A Parent’s Take on the Campus SaVE Act

Do you know what the Campus SaVE Act is?  Do you know what the acronym stands for?  I can honestly say that even as a parent I might not know were it not for my role at an education technology company. We provide online prevention courses around critical issues including sexual assault prevention.

nn_05bwi_assault_140122Last March, President Obama signed the Violence Against Women Act, which included the Campus SaVE Act – new legislation that holds schools accountable for their handling of sexual assault on campus.  I have good reason to be interested in the Campus SaVE Act, two reasons in fact: my 16 and 21-year-old daughters.

My wife and I have taught our girls about the risk of sexual assault, we have taught them how to reduce the risk, and how to defend themselves against potential perpetrators.  I have watched my 16-year-old exhibit a pleasantly surprising amount of fierceness and ability in a self-defense class, and yet I worry.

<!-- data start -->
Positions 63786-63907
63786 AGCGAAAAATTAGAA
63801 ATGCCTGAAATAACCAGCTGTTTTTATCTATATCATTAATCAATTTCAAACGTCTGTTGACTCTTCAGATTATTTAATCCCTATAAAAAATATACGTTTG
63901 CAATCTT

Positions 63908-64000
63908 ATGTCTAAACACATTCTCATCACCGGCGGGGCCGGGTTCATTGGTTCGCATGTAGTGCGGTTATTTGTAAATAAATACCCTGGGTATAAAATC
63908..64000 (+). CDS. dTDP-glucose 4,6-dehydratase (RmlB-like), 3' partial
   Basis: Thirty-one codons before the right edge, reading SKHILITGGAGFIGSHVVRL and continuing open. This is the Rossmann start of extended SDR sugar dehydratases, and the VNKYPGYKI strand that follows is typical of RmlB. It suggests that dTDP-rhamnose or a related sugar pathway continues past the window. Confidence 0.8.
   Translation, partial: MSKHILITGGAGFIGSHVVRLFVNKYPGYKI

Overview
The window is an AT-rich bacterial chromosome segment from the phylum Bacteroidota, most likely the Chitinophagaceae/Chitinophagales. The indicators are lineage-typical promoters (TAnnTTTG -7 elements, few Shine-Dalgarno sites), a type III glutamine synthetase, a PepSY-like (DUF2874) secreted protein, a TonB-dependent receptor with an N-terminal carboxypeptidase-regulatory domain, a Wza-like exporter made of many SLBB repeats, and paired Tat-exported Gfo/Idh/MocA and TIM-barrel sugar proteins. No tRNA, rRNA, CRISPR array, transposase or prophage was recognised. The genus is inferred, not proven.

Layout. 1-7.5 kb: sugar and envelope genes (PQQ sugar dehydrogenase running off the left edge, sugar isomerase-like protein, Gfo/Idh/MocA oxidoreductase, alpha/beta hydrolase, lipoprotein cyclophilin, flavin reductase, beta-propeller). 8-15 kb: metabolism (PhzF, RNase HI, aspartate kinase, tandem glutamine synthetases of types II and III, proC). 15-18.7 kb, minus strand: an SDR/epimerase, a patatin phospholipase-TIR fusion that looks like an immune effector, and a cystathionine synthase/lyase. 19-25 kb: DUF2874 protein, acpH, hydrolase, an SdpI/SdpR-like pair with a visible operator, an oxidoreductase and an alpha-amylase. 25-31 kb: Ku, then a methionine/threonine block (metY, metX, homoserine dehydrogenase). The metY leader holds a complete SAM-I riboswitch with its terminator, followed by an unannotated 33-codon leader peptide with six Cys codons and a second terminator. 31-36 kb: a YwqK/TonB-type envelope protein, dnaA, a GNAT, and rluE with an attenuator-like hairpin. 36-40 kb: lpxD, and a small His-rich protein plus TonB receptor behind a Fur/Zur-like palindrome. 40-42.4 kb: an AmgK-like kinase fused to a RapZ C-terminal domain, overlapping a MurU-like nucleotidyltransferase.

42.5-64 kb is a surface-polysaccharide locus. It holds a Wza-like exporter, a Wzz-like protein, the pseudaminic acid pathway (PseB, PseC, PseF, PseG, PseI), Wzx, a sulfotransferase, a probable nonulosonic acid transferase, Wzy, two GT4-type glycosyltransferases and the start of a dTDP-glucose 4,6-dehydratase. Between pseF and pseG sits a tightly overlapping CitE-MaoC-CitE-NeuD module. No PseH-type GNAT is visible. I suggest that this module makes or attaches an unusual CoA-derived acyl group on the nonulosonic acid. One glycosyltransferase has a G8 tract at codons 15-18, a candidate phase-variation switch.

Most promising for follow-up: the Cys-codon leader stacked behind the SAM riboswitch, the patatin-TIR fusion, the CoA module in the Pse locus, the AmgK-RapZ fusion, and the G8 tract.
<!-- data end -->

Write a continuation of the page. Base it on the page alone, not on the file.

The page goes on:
I worry that even with this education, no matter how well informed, prepared, or trained they may be, there are still other factors in play that are out of their control.  Chief among them is the college environment where the risk of sexual assault is the greatest.  Under the Campus SaVE Act, colleges and universities have an obligation to provide prevention education to all students with an explicit emphasis on primary prevention, which is geared towards stopping perpetration rather than just preventing victimization.

As parents, we should know how our child’s school plans to both prevent and act in the instance of sexual assault, because its the right thing to do, and because the Campus SaVE Act requires it.

Just a few weeks ago, the President established the White House Task Force to Protect Students from Sexual Assault.  It’s good to see the White House taking further action and driving urgency and support for higher education institutions to address the critical issues related to campus sexual assault.  And as parents, we should be taking further action, too, and that includes making sure that others are holding up their end of the prevention bargain long after we’ve dragged our children to self defense classes or lectured them about real-world risks.

If you want to know whether your child’s school is compliant with the Campus SaVE Act, ask them.  Look on the school website, call and find out.  Ask them what they are doing to educate their students.  Demand the level of accountability our children deserve.  After all, that is what the Campus SaVE Act requires.